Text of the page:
If the goal is to beat the S&P 500 and include some downside protection, the ROC(5,252) and MA(2,12) have accomplished it. But with increased CAGR comes increased risk. I do not think it is possible to separate the good from the bad, but the VBA strategy shows on $SPY that it is possible to keep most of the good and throw out most of the bad.

The Volatility-Based Allocation Equity Curve

Click on the charts to make them bigger…

Upon seeing the equity curve, I started thinking that it would be hard to stick with this system from 2003 – 2006 when the market was steadily trending up and the system was losing money. And therein lies the system trader’s dilemma.

The next post will take a look at how this strategy has worked with the other 4 asset classes, and will then run the strategy over all 5 classes equally weighted. If there are any questions, please let me know in the comments. I have glossed over quite a few of the specifics in order to make this post manageable.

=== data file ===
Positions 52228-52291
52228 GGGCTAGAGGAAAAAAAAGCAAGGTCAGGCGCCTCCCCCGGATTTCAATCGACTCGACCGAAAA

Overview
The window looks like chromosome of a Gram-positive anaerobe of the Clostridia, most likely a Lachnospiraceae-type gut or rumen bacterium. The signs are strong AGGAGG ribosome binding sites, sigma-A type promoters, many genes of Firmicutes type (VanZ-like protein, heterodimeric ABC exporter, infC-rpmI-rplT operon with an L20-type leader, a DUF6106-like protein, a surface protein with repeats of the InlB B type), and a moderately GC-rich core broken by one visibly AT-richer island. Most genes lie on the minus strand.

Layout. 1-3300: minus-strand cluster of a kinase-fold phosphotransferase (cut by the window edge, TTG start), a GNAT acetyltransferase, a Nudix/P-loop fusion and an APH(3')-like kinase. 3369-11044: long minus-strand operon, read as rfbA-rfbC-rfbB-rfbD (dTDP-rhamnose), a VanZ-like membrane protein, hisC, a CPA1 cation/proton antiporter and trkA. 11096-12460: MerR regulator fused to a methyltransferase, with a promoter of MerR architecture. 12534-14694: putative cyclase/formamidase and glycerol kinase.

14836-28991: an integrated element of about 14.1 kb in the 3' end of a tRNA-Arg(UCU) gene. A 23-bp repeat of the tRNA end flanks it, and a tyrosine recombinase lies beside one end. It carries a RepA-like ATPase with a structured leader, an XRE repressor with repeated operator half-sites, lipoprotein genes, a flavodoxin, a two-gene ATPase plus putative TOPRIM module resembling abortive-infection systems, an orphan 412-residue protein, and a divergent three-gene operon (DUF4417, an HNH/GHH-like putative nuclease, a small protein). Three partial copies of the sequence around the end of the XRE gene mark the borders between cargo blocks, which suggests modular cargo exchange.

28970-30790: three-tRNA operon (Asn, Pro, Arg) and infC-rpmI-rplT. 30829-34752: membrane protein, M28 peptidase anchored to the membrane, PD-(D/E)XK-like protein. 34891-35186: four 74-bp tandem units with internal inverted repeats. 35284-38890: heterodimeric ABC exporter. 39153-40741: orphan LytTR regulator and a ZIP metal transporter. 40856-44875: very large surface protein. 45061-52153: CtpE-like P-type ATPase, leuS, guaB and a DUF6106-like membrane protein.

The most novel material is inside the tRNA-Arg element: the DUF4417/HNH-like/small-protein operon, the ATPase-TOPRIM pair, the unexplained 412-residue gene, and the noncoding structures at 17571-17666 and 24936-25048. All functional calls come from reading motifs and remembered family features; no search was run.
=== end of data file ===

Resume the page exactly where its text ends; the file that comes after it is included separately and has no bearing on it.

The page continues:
Exit question: Is the market making a huge triple top?

 

15 Responses to “Volatility-Based Allocation”

  1. […] Finally, Woodshedder, a blog I was previously unfamiliar with, but am now happy to add to my RSS feed, just did some analysis on the system. […]

  2. Very interesting post. My experience, after working on a similar strategy, is there’s a lot there (i.e., the highest Sharpe I ever saw in any of my systems). Please keep us informed.

    • Will do. I’ve used volatility when ranking securities for a rotational system, but not as part of the risk management.

      I’m wondering if using a 10 and 30 MAs of a security’s volatility might also yield interesting results for a rotational system. Rotate how when the 10 crosses the 30 and into something with the 10 beneath the 30. Of course we wouldn’t have to use the 10 and 30, it could be the 15 and 40, but I think you get the point.